Businesses along Texas border fear ‘going belly up’ without NAFTA

by Collin Eaton

Erives Enterprises, a trucking company in this Texas border city, recently capped its best year ever, hiring workers and handing out raises as its business hauling everything from cars to snowmobiles boomed alongside the factories making the products across the Rio Grande.

Despite the international border, El Paso and its Mexican neighbor, Ciudad Juarez, have knitted themselves into a single, interdependent economy, especially since 1994, when the North American Free Trade Agreement lowered barriers to trade between the United States, Mexico and Canada.

As trucks owned by Erives and other local companies carry billions of dollars in merchandise in long, lumbering lines across the border, at least one in every four jobs in El Paso can be traced to manufacturing plants in Juarez.

But the fate of this link between Mexican factories and Texas companies hinges on fraught negotiations to update NAFTA, scheduled to resume in Mexico City later this month. Businesses on both sides of the border are increasingly worried that President Donald Trump will follow through on his threat to pull the United States out of the treaty, undermining the free flow of goods and services that has sustained them for more than two decades.

“If NAFTA ends, we’re going belly up,” said Angel Ponce, who oversees sales at Erives. “The business will literally go away.”

Erives, which employs more than 200 people, is just one of the thousands of companies across Texas that have prospered from trade with Mexico and fear disaster should NAFTA unravel. Few states have as much at stake as Texas in the NAFTA negotiations.

Mexico is the destination for 40 percent of the state’s exports — some $90 billion in goods alone were sold to Mexico in 2016 — and an increasingly important market for the Texas and Houston energy industry, which exports natural gas and fuels to the growing market south of the border.

In El Paso, businesses from warehouses to accountants to financial services depend on the maquiladora industry in Juarez. The end of NAFTA, analysts said, would likely push Mexico into recession and disrupt supply chains, leading to layoffs and bankruptcies in El Paso and slower economic growth across Texas and the United States.

“Everything could decelerate,” said Thomas Fullerton, a professor of economics at the University of Texas at El Paso. “Unnecessarily.”

Already, the uncertain future of NAFTA and the protectionist outlook of the Trump administration has hurt investment on the Mexican side of the border and threatens economic growth in El Paso, business and development officials said. A 2011 study by the Federal Reserve Bank of Dallas found that each 10 percent increase in manufacturing output in Juarez boosted transportation employment in El Paso by more than 5 percent.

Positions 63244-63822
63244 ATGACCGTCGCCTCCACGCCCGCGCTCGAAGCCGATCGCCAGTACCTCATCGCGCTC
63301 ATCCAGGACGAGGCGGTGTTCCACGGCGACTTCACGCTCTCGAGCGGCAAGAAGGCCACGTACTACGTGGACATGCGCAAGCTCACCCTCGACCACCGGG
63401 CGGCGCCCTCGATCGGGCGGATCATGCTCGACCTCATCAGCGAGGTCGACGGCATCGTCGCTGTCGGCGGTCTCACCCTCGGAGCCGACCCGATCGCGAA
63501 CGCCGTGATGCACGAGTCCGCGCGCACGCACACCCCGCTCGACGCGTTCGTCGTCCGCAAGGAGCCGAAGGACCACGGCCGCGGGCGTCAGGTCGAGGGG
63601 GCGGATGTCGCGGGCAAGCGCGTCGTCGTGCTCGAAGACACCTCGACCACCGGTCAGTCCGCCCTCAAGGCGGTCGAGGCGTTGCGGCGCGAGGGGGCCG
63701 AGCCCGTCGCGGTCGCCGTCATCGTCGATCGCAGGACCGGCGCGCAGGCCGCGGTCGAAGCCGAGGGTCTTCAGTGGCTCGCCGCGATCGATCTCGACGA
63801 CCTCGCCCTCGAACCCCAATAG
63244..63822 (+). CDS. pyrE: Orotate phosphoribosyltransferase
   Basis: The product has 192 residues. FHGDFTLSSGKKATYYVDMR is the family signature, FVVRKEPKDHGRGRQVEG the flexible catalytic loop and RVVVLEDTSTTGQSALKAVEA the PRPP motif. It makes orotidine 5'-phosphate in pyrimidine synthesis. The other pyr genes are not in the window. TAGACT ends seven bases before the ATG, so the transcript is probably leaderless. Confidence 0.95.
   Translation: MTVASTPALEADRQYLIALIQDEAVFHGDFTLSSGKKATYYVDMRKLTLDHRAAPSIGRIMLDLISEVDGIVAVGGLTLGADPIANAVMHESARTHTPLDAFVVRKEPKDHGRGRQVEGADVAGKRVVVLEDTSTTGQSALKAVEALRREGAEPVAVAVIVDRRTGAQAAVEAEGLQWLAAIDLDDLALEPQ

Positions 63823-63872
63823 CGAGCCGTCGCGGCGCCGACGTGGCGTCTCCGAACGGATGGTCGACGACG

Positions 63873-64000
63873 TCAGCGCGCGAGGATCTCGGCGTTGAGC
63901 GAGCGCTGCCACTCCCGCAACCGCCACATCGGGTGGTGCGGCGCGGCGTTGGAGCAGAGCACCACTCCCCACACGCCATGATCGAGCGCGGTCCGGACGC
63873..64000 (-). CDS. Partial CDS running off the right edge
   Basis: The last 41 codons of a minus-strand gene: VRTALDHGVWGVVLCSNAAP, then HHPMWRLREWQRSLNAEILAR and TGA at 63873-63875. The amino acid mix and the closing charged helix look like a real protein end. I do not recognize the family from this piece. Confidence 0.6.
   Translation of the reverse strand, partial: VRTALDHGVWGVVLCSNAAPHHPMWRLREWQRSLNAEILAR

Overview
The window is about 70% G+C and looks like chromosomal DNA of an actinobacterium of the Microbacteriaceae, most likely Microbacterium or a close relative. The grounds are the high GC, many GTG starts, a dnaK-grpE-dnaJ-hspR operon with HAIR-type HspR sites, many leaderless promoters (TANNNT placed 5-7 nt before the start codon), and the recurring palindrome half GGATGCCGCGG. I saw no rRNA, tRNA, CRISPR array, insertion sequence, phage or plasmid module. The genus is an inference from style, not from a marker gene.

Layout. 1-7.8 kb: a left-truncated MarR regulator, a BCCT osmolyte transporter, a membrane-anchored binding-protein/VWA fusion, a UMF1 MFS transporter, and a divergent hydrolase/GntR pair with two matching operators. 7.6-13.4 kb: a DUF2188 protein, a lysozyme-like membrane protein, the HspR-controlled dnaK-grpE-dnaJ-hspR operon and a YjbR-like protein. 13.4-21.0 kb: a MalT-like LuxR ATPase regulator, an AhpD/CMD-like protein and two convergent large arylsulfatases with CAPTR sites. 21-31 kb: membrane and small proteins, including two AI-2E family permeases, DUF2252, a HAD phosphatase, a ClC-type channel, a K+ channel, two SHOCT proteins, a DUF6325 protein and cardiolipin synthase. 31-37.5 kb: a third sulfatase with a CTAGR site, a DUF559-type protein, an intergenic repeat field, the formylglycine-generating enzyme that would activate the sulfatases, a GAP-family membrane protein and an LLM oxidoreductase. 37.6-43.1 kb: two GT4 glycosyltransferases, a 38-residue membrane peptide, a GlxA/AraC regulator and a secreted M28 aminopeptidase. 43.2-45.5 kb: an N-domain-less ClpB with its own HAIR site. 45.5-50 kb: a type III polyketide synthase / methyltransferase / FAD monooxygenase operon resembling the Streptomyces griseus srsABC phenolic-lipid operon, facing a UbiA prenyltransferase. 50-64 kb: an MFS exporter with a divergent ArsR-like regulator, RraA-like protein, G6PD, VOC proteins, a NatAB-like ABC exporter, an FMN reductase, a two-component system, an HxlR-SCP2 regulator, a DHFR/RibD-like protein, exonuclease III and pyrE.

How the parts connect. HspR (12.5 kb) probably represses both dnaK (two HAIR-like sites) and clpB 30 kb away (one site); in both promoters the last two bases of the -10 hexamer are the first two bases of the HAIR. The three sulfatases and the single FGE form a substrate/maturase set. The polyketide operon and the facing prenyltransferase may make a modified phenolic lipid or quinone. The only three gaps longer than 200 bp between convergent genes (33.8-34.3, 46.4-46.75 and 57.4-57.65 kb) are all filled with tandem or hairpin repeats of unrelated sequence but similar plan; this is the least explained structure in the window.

“People forget these economies are truly integrated,” said Cindy Ramos Davidson, chief executive of the El Paso Hispanic Chamber of Commerce. “If NAFTA isn’t renegotiated, you’ve broken a relationship.”

Viewed from an airplane or the mountains that surround El Paso and Juarez, rows of low-level buildings dot each side of the border: automotive, electrical products and aerospace manufacturing plants on the Mexican side, warehouses to store goods on the other.

Both cities have prospered. In 2017, Juarez manufacturers increased employment by nearly 5 percent or 13,000 workers, many of whom spend part of their paychecks in El Paso. Mexicans crossing the border on foot – about 18,000 a day – spend about $2 billion a year in El Paso, supporting some 40,000 jobs, according to the Texas Comptroller.

Two industries tied to manufacturing in Juarez — business services and advanced logistics — account for about one in every three jobs in the El Paso metropolitan area, according to Workforce Solutions Borderplex. Unemployment in the El Paso area, which stood above 12 percent when NAFTA went into effect in January 1994, fell to record low of 3.8 percent in October.

“These industries will have huge growth over the next 10 years in El Paso,” said Leila Melendez, chief operating officer at the workforce development agency. “We’re really trying to focus on developing that pipeline.”

At Erives Enterprises, however, executives worry the gains from cross-border trade could diminish quickly. The company’s revenues jumped by about one-third last year, but Ponce, the sales manager, recently received idea of how fragile that business is when the Trump administration announced steep tariffs on imported washing machines.

The appliance maker Electrolux is Erives’ largest customer, shipping 200 truckloads of appliances, including washers, each month. If Electrolux were required to pay those tariffs, it would mean at least a 15 percent drop in monthly shipments, Ponce estimated. Fortunately for Erives, Electrolux products are exempt from the U.S. tariff, an Electrolux spokeswoman said.

While Erives dodged that bullet, Ponce said, the end of NAFTA would add tariffs to a long list of products, raise prices and hurt consumer demand. That would mean fewer truckloads and fewer jobs.

“We’ve been intrinsically intertwined for hundreds of years with Mexico,” said El Paso Mayor Dee Margo. “We’d have an economic downturn, probably, if you’re increasing fees. Certainly you’d be looking at less capital investment and an impact on employment.”